God’s time clock for judgment had but one final alarm: Lo-AmmiJezreel had promised a scattering of the people; Lo-ruhamah, the withdrawal of God’s covenant mercy; and Lo-ammi, the severing of Israel’s peculiar position as God’s covenant nation. (Hosea, Moody Bible Institute, p. 23)

The phrase “you are not my people, and I am not your God” is a reversal of God’s pledge to Israel in Exodus 6:7

7 I will take you to be my people, and I will be your God, and you shall know that I am the LORD your God, who has brought you out from under the burdens of the Egyptians.

This name strikes at the very heart of the covenant that God had made with Israel at Sinai.

Because of his special relationship with them, he would deliver them; now that that relationship is over, judgment will come.

The reality is, that Israel had been acting like it had no relation with God for a long time.  They were not acting as children should, imitating their God, nor were they treating God as their God, instead going after Baals.

All the things that Israel treasured most–their homeland, the mercies of God, a special status with the one true God, were all about to be taken away.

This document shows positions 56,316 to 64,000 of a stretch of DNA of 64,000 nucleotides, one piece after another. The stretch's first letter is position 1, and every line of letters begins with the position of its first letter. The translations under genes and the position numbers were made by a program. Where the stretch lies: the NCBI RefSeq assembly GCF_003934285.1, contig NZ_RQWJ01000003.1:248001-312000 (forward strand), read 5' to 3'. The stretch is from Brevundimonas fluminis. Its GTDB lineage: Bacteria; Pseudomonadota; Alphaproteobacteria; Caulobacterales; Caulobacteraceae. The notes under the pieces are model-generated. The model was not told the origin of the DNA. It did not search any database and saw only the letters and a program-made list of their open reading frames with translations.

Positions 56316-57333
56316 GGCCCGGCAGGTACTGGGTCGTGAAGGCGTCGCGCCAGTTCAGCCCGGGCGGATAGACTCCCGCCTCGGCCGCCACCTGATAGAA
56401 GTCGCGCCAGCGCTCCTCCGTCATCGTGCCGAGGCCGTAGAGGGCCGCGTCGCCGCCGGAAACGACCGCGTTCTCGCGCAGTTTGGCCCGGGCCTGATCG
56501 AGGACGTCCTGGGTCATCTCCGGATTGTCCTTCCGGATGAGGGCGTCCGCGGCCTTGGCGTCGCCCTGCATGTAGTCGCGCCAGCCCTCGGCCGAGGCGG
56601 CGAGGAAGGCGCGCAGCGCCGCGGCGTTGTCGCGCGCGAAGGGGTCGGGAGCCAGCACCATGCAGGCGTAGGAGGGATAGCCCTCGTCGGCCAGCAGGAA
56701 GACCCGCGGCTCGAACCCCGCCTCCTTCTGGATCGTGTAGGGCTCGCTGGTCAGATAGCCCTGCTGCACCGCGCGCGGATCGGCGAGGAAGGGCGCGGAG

But, that isn’t the end of the story.  Starting in verse 10, defeat, deportation, divorce and, at least metaphorically, death, will be replaced by resurrection, return and reunification.

Chapter 1, verse 10 is actually the first verse of chapter 2 in the Hebrew Bible, and it fits better there.  Only after the climactic naming of the third child is it possible to proceed to the total reversal supplied in verse 10 and following.

God’s judgments would not be staved off by the intervention of a prophet making effective intercession (as Moses had in Exodus 32), or by repentance (1 Kings 8) or out of sheer compassion.  Hosea makes no intercession for Israel, and certainly there is no change of heart.  So 1:10-2:1 express only what will take place after Yahweh has completed his judgment upon Israel.

These verses lie in Israel’s future, a remote future.  It is beyond possibility except for the direct intervention of God.

Listen to Hosea’s words of hope: